But how can we know that we know him?
John says we may know with certainty that we have come to a knowledge of Christ “by this”; viz. the fact that we keep his commandments (v3).
Therefore anyone who disobeys his commandments, and yet claims to know him, “is a liar and the truth is not in him” (v4). That is the same
judgement which the first chapter passed on those who walk in darkness, away from God’s light.
The better option is to be the one who “keeps his word”- that is, his commandments as they have been revealed. It can truly be said that God’s
love has been made perfect in such a person (v5)
The RSV says “love for God”, but the phrase “the love of God” really means (according to Westcott) the love which is characteristic of him,
and which we learn from him.
Putting it another way, we may know that we abide in Christ “by this”;
Namely, by walking in the same way that he walked- as anyone who makes that claim ought to be doing (v6)
In other words, having fellowship with Christ means living in harmony with his nature.
But what is this commandment, what is this “word”, which we need to be keeping?
John addresses his readers as “beloved” (which may be a clue), and tells them that what he is writing is not a new commandment, but an old one
It is “old” in the sense that it goes right back to the beginning of the gospel preaching. It is not something that John himself has just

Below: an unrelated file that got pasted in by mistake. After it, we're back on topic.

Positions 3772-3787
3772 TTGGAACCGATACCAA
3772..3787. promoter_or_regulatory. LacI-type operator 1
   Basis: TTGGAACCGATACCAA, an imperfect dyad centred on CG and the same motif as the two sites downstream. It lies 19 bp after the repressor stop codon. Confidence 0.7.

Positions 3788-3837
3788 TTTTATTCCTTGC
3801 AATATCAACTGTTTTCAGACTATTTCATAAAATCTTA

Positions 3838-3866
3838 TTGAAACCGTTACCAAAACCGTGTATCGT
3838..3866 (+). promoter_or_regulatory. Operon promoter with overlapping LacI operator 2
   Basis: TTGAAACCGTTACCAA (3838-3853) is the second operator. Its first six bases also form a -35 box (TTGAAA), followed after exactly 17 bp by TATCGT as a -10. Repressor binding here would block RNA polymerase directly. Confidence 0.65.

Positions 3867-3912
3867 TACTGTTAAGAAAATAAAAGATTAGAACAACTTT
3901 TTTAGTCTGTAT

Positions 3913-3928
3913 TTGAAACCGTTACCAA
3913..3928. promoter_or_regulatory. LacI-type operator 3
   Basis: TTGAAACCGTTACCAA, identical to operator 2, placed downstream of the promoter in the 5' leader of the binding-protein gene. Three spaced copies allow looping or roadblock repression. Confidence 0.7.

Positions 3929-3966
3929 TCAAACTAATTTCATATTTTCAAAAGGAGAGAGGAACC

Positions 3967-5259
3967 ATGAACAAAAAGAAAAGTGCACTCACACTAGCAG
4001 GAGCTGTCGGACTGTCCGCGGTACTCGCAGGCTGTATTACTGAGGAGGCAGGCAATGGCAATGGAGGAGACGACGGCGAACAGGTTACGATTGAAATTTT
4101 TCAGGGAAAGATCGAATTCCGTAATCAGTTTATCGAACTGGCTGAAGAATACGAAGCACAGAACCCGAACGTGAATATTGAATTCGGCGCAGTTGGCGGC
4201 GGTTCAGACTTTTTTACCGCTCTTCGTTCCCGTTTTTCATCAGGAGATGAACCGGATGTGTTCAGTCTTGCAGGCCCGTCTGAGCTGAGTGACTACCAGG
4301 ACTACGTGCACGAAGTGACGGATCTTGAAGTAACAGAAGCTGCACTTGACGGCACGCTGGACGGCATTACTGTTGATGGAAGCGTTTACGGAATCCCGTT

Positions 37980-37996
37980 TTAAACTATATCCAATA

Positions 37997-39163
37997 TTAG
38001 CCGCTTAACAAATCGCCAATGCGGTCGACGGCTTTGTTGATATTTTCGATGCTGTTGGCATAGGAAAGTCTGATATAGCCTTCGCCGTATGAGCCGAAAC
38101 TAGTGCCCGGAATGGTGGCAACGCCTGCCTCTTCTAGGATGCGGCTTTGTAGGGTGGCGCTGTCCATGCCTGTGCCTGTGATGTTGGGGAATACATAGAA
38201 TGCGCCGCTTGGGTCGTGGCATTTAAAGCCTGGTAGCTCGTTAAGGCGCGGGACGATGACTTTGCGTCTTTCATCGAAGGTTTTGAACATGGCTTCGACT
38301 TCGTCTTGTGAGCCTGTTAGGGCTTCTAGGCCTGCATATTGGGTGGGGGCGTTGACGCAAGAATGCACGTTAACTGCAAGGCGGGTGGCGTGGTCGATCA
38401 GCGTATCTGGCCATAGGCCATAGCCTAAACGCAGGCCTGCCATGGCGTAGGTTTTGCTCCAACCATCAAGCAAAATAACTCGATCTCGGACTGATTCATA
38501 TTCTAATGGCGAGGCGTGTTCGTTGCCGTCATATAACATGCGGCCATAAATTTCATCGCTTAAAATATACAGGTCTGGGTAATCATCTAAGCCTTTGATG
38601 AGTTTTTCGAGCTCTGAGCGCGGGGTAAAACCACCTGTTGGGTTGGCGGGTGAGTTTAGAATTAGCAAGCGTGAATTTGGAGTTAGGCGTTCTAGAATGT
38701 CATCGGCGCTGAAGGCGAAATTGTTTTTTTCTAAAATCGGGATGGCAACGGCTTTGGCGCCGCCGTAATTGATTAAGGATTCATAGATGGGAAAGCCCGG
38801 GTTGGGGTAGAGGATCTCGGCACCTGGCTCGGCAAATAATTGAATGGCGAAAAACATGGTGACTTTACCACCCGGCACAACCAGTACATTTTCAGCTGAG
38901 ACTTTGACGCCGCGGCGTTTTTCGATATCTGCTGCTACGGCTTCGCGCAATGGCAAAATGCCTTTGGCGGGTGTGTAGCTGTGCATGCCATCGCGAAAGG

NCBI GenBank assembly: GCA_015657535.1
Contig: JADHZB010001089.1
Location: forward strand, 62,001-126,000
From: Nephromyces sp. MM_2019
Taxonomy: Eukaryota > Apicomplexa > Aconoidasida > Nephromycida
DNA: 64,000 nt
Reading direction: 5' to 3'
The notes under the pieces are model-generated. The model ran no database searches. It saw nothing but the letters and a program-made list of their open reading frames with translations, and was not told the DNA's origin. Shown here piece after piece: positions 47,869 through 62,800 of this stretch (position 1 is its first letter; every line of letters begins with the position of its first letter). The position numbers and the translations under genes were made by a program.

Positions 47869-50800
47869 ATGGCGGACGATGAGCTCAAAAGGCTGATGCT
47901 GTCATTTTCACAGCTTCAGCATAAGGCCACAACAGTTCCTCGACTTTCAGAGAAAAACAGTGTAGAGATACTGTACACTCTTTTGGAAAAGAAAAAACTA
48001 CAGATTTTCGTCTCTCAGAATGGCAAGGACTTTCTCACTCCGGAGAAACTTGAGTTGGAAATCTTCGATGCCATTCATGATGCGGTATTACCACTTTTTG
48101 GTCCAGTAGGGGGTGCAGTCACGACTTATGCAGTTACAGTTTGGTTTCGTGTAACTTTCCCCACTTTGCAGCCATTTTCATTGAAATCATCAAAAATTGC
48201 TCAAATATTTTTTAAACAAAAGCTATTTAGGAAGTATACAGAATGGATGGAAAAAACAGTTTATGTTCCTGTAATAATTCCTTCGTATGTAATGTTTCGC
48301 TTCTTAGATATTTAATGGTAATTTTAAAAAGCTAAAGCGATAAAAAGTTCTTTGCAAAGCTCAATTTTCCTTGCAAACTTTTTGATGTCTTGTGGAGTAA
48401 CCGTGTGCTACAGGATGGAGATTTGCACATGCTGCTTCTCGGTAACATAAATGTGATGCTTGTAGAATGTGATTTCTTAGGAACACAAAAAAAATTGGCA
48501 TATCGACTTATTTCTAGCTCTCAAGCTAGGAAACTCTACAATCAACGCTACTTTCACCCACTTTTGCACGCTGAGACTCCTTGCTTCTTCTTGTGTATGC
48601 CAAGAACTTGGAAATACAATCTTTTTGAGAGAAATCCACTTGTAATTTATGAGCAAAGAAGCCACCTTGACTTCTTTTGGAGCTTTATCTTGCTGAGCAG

At the same time, it is also a new commandment (v8).
It is new in the sense that the gospel itself is a new development. The gospel has changed the world, in that the old darkness is passing away and the
new light is shining. The new commandment is one aspect of this new gospel. It’s all in “the word” of Christ.
But John does not specify the content of this new commandment.
He seems to assume that his readers will recognise the words of Jesus quoted in the gospel;
“A new commandment I give to you, that you love one another; even as I have loved you, that you also love one another” – John ch13 v34
This commandment accompanied the light of the gospel.
Therefore anyone who fails to love his brother, anyone who hates his brother, still walks in darkness (v9).
And we know from the first chapter that those who walk in the darkness rather than the light do not know God.
If we are out of fellowship with those who are in fellowship with God, if we are not part of that goup, then we cannot be in fellowship with God
So our love towards the brethren is the test that confirms whether we truly belong to God.
The image of “walking” in the darkness or in the light suggests the possibility of “stumbling” (vv10-11).
We have a choice.
If we know God’s love, which must include loving the brethren, then we are walking “in the light”, and the danger of stumbling does not
But the man who continues walking in darkness will be so blinded that he cannot see where he is going.
And he will certainly be moving away from God, ready to trip over any obstacles.
Part of the message of the first chapter was that “abiding in God” demands also an “abiding in Christ”.
We are now beginning to discover what will be a major theme of this letter, that abiding in Christ involves abiding in fellowship with those who
belong to Christ.